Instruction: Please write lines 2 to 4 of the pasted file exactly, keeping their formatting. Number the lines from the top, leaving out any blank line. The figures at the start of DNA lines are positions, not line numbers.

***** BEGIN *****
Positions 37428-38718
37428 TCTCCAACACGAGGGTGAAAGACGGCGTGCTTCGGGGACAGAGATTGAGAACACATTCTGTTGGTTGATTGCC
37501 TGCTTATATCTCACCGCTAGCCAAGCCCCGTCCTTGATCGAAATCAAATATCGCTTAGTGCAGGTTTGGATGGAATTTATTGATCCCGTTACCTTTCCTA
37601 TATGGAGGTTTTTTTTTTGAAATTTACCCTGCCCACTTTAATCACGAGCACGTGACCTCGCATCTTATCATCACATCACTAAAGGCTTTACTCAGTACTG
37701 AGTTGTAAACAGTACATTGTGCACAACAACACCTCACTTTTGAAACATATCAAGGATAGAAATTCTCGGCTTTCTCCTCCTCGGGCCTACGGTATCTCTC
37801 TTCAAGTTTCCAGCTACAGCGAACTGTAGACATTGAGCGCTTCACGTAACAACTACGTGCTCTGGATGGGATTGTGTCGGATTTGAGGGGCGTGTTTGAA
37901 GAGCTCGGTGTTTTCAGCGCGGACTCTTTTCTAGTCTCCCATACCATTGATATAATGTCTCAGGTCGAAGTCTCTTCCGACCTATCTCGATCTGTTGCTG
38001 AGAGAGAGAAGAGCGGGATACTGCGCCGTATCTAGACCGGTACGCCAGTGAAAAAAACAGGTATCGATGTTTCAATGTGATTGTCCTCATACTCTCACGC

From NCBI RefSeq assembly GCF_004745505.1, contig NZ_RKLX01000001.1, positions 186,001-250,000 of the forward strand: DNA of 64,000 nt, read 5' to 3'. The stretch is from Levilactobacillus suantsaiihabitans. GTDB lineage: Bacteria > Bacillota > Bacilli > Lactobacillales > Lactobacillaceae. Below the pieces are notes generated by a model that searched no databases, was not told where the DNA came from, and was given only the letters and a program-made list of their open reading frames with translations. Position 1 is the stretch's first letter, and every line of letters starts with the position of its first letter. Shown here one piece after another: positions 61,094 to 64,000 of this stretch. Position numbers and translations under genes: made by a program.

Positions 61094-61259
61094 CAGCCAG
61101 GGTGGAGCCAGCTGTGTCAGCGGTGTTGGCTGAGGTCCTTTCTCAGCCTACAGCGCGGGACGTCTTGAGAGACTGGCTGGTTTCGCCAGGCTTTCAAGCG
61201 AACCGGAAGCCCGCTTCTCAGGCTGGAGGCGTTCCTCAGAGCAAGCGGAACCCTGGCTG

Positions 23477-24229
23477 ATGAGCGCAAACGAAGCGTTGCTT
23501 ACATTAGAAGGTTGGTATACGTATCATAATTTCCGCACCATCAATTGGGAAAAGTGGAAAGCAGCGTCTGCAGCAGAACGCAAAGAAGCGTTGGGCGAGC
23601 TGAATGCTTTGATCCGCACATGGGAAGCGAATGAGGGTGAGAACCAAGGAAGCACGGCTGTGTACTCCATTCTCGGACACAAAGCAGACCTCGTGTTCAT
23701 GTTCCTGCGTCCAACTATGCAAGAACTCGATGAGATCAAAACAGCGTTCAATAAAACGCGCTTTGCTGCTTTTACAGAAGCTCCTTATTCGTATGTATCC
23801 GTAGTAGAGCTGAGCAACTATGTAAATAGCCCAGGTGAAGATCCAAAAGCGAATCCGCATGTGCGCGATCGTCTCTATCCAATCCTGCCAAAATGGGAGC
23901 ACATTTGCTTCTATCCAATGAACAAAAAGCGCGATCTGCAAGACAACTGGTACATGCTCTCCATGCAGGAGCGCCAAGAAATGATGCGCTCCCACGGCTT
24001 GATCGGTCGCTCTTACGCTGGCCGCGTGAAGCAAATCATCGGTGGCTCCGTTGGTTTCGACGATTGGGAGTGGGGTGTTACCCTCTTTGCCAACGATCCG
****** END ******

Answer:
37428 TCTCCAACACGAGGGTGAAAGACGGCGTGCTTCGGGGACAGAGATTGAGAACACATTCTGTTGGTTGATTGCC
37501 TGCTTATATCTCACCGCTAGCCAAGCCCCGTCCTTGATCGAAATCAAATATCGCTTAGTGCAGGTTTGGATGGAATTTATTGATCCCGTTACCTTTCCTA
37601 TATGGAGGTTTTTTTTTTGAAATTTACCCTGCCCACTTTAATCACGAGCACGTGACCTCGCATCTTATCATCACATCACTAAAGGCTTTACTCAGTACTG